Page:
Real Estate

For $2.4 million, you can buy this net-zero corrugated-steel home in Ontario

The one-of-a-kind property has a wood-burning stove and mezzanine loft

(Photos courtesy Sotheby’s)

In October 2016, industrial designer Robert Iantorno dreamed up this low-maintenance, high-efficiency property as a home where he and his wife, Maria, could live and eventually retire. By July 2017, the Iantornos purchased a five-acre plot of land in Singhampton, 90 minutes north of Toronto, surrounded by sumac, wild raspberries, wildflower meadows and cedar forests.

Iantorno teamed up with architect Andy Thompson to complete the 3,163-square-foot home. Construction began in October 2017 and the Iantornos moved into their new property in October 2018, but two years later, the couple decided to RV through the southern U.S., so they rented the property out on Airbnb and to seasonal tenants. They now have plans to relocate to Nova Scotia and put their home on the market for $2,395,000.

The semicircular arch structure and corrugated steel were chosen for their strength. The home is attached to a six-foot-deep foundation. Then, on top of the steel, there are six inches of spray foam, a drainage layer and galvanized-steel roofing.

Just past the front door, there are guest bedrooms on either side. The barn doors are made of rough-sawn white pine and the flooring is diamond-polished concrete.

The original plan was for the Iantorno’s to live in the home well into their senior years. For accessibility, they installed a full bathroom on the ground floor with a walk-in shower. There’s an in-floor drain, teal glazed tiles from Spain (meant to invoke Mediterranean waters) and quarried limestone tiles on the walls, also from Spain. The walnut vanity cabinets are custom made, and there’s built-in lighting in the mirror. Just across from the main-floor bathroom, there’s also a mechanical room, with a washer and a dryer, plus a pantry with open-wire restaurant shelving.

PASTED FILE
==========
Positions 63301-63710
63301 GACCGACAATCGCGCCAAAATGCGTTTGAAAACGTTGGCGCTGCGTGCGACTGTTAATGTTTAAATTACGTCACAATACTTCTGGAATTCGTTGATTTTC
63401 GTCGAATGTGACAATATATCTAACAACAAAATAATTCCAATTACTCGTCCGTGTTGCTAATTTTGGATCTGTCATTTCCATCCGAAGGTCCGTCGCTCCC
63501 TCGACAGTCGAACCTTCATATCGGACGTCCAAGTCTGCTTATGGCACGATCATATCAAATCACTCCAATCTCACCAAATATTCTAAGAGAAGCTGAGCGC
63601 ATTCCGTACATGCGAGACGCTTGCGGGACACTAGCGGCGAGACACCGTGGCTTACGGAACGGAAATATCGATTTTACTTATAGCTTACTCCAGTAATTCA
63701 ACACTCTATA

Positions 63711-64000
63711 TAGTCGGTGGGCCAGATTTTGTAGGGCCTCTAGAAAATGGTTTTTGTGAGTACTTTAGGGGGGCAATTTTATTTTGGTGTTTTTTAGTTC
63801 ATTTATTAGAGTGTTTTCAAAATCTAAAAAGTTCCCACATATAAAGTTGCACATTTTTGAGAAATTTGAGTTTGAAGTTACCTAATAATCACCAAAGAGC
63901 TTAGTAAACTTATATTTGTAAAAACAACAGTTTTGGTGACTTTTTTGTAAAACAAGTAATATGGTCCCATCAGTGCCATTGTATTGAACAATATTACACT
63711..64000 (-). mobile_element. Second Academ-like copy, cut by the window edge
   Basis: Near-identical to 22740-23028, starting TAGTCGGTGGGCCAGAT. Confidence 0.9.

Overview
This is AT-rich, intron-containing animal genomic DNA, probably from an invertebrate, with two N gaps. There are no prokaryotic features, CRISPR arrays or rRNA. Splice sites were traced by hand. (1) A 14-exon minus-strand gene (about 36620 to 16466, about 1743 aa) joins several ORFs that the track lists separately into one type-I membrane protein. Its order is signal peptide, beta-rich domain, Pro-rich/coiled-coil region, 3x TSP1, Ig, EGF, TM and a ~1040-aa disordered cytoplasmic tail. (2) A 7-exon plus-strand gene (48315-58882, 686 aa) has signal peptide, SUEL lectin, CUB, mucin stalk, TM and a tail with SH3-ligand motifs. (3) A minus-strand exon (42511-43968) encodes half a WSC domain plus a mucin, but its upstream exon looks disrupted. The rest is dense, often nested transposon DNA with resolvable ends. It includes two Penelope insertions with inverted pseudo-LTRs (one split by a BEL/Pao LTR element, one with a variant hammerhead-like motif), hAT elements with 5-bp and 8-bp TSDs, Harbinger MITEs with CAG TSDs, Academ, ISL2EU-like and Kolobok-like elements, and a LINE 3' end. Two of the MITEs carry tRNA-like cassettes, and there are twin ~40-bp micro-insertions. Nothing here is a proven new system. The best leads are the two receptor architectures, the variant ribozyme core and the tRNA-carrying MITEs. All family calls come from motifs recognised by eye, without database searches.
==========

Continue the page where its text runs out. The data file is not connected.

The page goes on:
The main hallway leads to an open kitchen, living and dining area. The ceilings here are 20 feet high.

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In the kitchen, there’s a 14-foot island—a Mennonite-made maple butcher block—that seats four people.

The south end of the living room has a wall of triple-glazed, argon gas-filled windows. The main source of warmth is in-floor hydronic heating, but there’s also a cozy wood-burning fireplace in the living room

Iantorno and Thompson designed a second-floor mezzanine for the home’s primary suite. To reach it, there are open-tread stairs made of rough-sawn white pine

The upper level has white pine hardwood flooring. The primary bedroom space is an open loft, but it’s designed so that the bed itself isn’t visible from the lower level.

The primary ensuite has a separate water closet with a wall-hung Toto washlet bidet, a two-person soaker tub with a large chrome brass filler, an enclosed glass shower with the same Spanish glazed tiles as the main-floor bathroom, and a separate vanity area. LED lights illuminate the “flutes” of the arches, which Iantorno says is meant to evoke Art Deco style.

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This mezzanine space overlooks the great room.

Iantorno, a sports car and motorcycle enthusiast, calls this 1,200-square-foot shop his “garage mahal.” It has two garage doors on either side, which Iantorno will open in the summer when he’s hanging out inside.

In the summer of 2022, Iantorno added a wood-burning cedar barrel sauna and a cold plunge pool to appeal to short-term renters. The region is especially popular with winter sports enthusiasts—the property is a 10-minute drive to Devil’s Glen, a private ski club.

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